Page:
A high-pressure water cannon is used to control dust for the demolition of the X-600 Steam Plant.
One of three large smoke stacks comes down during the demolition.
PIKETON, Ohio – Towering above most nearby buildings, the X-600 Coal-fired Steam Plant had been part of the Portsmouth Gaseous Diffusion Plant (GDP) since 1953, providing enough heat to operate three massive process buildings and numerous maintenance and support buildings.
This landmark is now gone. Crews recently finished knocking down the steam plant ahead of schedule as part of a major decontamination and decommissioning (D&D) project at the site.
“The X-600 served the Portsmouth GDP very well throughout its operational life,” DOE Site Director Dr. Vince Adams said. “The D&D of this facility is another important milestone in our preparation of the former GDP site for use in the future. We commend the generations of workers who kept the old plant running for six decades.”
The X-600 was replaced in October 2012 by a gas-fired steam plant known as the X-690. The new plant has a much smaller carbon footprint and operates with fewer greenhouse gas emissions. It is expected to save about $2 million in operating and maintenance costs in its first year of operation.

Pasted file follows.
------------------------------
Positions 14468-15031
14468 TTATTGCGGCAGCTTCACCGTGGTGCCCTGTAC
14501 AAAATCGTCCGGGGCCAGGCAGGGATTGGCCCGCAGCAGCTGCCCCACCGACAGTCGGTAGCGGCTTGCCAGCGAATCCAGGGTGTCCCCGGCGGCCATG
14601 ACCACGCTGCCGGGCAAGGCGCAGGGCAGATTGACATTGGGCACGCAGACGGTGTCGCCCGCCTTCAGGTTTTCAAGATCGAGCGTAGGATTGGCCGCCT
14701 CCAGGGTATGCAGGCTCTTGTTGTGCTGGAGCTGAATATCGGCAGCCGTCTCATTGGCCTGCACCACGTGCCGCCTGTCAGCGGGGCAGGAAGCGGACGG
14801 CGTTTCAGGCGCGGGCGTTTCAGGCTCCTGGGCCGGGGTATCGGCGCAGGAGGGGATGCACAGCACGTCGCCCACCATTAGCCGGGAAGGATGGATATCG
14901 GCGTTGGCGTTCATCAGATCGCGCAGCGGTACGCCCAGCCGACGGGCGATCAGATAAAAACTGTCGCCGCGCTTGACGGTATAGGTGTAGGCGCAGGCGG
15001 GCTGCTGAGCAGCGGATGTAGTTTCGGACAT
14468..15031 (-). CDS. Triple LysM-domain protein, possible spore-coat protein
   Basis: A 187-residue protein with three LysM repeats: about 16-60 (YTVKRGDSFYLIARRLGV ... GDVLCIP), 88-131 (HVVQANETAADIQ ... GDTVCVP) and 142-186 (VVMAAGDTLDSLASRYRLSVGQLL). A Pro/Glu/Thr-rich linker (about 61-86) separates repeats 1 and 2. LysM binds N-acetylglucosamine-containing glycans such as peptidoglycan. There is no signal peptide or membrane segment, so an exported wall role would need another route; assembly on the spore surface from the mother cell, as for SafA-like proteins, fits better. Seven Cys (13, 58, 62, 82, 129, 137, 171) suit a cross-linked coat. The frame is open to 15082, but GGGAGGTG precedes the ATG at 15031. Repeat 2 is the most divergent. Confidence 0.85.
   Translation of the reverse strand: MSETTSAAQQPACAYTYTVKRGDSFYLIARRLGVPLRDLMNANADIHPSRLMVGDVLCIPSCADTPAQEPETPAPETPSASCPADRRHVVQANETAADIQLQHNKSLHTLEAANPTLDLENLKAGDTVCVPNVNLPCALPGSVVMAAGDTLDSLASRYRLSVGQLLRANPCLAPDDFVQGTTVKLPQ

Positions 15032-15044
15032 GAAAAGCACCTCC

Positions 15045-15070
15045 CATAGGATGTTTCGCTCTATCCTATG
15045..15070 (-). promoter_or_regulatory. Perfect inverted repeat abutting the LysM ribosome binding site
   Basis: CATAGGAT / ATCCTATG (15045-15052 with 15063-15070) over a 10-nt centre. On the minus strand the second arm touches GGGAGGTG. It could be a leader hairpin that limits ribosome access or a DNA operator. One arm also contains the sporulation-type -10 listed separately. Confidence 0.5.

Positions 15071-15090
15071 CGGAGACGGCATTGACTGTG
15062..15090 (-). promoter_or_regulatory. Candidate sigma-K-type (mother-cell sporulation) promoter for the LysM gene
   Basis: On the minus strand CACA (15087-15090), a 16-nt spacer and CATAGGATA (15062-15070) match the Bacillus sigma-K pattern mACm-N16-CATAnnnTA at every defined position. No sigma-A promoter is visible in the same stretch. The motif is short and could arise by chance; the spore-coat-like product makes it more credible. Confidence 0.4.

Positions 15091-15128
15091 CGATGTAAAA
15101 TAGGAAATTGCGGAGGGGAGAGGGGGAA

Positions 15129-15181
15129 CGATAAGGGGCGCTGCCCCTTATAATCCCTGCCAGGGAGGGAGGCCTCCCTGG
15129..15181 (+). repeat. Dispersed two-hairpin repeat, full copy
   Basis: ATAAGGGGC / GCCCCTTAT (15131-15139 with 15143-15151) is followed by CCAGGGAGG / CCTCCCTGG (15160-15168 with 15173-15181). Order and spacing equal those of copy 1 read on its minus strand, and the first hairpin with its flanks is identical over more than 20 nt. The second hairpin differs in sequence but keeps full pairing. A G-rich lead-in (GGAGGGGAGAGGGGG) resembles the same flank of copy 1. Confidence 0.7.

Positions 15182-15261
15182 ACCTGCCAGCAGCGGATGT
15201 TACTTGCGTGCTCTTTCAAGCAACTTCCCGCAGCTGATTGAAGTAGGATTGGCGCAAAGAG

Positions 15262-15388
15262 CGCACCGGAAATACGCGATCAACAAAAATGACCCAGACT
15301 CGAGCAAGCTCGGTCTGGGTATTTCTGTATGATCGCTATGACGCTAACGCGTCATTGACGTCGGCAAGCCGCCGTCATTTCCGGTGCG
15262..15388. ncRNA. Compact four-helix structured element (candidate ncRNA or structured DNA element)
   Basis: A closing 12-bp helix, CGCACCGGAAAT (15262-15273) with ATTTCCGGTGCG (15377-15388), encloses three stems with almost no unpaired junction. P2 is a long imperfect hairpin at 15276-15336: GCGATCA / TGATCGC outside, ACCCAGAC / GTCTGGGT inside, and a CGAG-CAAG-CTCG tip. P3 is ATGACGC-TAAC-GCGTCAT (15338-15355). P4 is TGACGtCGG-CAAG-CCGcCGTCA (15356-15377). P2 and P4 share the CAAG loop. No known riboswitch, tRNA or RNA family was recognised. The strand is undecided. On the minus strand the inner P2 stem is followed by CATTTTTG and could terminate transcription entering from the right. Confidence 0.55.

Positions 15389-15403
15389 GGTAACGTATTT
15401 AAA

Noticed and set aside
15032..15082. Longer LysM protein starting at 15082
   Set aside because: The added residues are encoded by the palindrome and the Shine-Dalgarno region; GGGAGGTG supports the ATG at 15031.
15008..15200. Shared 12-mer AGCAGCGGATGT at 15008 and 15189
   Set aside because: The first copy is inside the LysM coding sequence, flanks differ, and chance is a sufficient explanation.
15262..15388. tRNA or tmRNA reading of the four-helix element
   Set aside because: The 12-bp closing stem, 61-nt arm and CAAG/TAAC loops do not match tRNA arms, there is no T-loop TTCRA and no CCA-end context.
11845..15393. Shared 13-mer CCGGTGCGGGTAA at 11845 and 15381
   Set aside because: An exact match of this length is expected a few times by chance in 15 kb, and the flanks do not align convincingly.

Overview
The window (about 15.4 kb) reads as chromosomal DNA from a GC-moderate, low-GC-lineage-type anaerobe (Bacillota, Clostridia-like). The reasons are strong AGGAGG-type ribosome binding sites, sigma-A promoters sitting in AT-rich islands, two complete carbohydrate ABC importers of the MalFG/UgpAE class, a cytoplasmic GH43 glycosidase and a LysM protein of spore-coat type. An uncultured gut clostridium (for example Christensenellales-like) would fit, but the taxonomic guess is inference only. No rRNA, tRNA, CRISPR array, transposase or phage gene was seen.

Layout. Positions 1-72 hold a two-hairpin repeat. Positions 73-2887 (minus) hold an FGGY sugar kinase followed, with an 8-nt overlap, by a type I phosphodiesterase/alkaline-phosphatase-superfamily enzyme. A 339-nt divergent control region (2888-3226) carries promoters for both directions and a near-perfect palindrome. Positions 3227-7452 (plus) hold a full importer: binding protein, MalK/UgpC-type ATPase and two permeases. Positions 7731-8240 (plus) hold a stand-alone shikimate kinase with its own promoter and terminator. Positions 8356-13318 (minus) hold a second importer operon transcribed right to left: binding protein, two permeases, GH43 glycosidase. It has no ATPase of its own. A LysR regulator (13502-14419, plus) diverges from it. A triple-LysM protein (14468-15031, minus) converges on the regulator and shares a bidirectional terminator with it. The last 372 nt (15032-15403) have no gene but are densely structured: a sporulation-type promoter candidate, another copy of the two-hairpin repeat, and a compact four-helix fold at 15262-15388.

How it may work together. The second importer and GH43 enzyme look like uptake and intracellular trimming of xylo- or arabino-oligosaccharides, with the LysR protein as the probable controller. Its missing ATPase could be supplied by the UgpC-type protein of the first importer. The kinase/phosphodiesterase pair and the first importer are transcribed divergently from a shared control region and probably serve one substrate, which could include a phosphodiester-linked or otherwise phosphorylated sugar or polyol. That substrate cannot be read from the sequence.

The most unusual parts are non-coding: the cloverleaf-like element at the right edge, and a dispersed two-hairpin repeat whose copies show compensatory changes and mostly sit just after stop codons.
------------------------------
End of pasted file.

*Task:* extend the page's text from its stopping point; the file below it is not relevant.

EM oversees the D&D of more than 400 Cold War buildings and systems that made up the GDP in the past 60 years. The GDP enriched uranium, initially for the Defense Department and later for the nuclear fuel industry. In 2010, DOE awarded Fluor-B&W Portsmouth a contract to safely clean up the GDP to prepare for reuse.
Crews from MCM Industrial Services of Bloomfield Hills, Mich., a subcontractor to Fluor-B&W, conducted the steam plant demolition. Ranked as one of the country’s top 10 demolition contractors, MCM was subcontracted to dismantle and remove more than 20,000 square feet of buildings at the site.
Most debris from the old steam plant consists of structural steel and concrete, which will be sorted and surveyed for potential contamination. Sanitary waste will be placed in containers and transported to an offsite disposal facility. Several local union workers have been trained and hired to conduct asbestos abatement.
Before the X-600 was shut down last October, it burned three truckloads of coal daily. At its peak, the X-600 handled up to 18 loads of coal per day, providing 92,000 pounds of steam per hour from each of the three boilers.